Drawabox.com | Drawing Prompts | D&D Creature Redesign
This is where the message goes!

Having trouble coming up with something to draw? No worries - while you'll eventually learn how to start from a tiny seed of a thought and gradually nurture it into a complex concept to explore through design and illustration, it's perfectly fine not to be there just yet.

For now though, here's an idea that might interest you.

D&D Creature Redesign

Dungeons and Dragons is full of all kinds of interesting creatures and critters - take a species and redesign it, using a real-world animal as its basis. Looking up the creature you're redesigning certainly helps, but try not to dig too deep into existing drawings of it. Textual descriptions are often better, as you're not going to end up polluting your mind with other peoples' interpretations. Even better, consider the origins of those creatures, as Dungeons and Dragons generally picks bits and pieces from other source material - from which you are welcome to pick and choose as well.

Take this kobold for example!

It's designed after a pangolin. Kobolds were originally house spirits from germanic folklore, but can go as far back as the Kobolds of greek mythology. They can range from helpful, doing chores and helping around the house, to being mischievous and ill mannered. These pangolins, as explained here perform a very specific task - making maps - and are quite mischievous in their desire to share them with others.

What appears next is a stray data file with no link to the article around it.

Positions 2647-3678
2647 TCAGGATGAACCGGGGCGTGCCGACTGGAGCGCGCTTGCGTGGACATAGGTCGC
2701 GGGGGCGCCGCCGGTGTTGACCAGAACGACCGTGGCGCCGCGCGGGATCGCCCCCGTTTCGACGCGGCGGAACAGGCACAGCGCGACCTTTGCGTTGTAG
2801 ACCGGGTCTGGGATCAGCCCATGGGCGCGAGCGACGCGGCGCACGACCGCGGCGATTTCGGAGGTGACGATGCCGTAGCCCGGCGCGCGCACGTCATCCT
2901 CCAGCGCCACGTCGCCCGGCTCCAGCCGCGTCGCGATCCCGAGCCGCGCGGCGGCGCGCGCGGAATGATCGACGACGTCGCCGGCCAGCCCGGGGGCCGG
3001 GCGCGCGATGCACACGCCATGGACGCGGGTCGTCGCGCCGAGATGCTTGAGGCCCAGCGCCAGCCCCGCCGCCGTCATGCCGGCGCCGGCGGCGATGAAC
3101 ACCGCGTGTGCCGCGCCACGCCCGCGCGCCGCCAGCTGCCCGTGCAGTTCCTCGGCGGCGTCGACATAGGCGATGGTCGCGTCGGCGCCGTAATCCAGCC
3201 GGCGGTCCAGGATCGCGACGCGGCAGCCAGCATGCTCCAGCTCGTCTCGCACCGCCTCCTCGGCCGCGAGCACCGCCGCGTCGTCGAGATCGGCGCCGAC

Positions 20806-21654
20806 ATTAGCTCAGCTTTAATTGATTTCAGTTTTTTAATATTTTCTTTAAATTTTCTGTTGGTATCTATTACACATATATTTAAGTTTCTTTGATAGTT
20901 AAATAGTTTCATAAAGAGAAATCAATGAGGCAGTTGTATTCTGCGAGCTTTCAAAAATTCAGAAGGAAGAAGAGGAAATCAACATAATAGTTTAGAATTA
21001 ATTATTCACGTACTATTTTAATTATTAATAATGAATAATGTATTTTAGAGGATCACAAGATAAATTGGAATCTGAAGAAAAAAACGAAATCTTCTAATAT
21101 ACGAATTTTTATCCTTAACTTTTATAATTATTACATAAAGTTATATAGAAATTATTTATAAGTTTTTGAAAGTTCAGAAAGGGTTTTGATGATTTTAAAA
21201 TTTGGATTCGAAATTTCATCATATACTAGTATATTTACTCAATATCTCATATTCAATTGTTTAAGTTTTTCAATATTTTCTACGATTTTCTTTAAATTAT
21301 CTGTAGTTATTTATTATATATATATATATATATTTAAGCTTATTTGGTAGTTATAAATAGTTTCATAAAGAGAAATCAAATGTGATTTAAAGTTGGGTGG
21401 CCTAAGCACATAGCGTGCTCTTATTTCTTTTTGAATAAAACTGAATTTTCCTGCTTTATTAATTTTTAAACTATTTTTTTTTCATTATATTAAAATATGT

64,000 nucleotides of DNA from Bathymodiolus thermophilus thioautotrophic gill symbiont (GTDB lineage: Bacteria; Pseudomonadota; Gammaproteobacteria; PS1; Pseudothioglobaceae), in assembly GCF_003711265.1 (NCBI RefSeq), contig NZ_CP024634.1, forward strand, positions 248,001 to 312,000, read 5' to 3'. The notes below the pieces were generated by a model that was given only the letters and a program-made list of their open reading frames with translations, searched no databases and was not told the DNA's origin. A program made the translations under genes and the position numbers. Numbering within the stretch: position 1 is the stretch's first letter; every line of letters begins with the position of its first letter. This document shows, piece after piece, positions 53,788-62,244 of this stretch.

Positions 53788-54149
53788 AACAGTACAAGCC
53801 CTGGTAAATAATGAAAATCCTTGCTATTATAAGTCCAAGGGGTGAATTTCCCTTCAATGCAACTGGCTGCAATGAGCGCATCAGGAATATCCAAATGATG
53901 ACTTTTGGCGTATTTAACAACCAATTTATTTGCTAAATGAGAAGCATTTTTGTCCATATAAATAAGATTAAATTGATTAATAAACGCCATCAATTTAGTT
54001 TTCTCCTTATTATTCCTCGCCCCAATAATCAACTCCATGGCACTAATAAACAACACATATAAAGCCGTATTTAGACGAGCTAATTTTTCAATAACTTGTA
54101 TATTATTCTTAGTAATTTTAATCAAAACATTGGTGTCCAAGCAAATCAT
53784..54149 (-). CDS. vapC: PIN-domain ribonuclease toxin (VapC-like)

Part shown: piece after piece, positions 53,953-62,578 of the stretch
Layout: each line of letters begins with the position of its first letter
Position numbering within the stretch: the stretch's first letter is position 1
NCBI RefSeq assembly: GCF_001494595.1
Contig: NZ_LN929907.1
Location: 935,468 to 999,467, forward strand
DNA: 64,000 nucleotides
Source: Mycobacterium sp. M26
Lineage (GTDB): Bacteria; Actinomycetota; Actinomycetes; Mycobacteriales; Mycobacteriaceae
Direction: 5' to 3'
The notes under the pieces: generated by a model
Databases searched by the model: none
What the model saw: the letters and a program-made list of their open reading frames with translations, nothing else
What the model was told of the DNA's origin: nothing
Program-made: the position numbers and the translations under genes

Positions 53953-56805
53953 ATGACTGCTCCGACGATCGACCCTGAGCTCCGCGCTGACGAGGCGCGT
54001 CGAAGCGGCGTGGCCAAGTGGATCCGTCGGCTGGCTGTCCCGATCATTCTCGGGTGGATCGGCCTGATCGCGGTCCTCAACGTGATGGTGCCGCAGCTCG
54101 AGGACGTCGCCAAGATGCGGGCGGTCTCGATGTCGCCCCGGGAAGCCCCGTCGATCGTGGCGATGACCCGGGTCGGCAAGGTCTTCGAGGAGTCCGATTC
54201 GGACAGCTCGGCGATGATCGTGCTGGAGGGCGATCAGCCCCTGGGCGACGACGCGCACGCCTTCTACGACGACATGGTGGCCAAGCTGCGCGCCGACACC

So - pick any D&D creature, do some research into its origins, and try to take it in a different direction.

This one isn't doing it for you? How about this one instead: Scrap Yard Tank Wars >>>
The recommendation below is an advertisement. Most of the links here are part of Amazon's affiliate program (unless otherwise stated), which helps support this website. It's also more than that - it's a hand-picked recommendation of something I've used myself. If you're interested, here is a full list.
The Art of Blizzard Entertainment

The Art of Blizzard Entertainment

While I have a massive library of non-instructional art books I've collected over the years, there's only a handful that are actually important to me. This is one of them - so much so that I jammed my copy into my overstuffed backpack when flying back from my parents' house just so I could have it at my apartment. My back's been sore for a week.

The reason I hold this book in such high esteem is because of how it puts the relatively new field of game art into perspective, showing how concept art really just started off as crude sketches intended to communicate ideas to storytellers, designers and 3D modelers. How all of this focus on beautiful illustrations is really secondary to the core of a concept artist's job. A real eye-opener.

This website uses cookies. You can read more about what we do with them, read our privacy policy.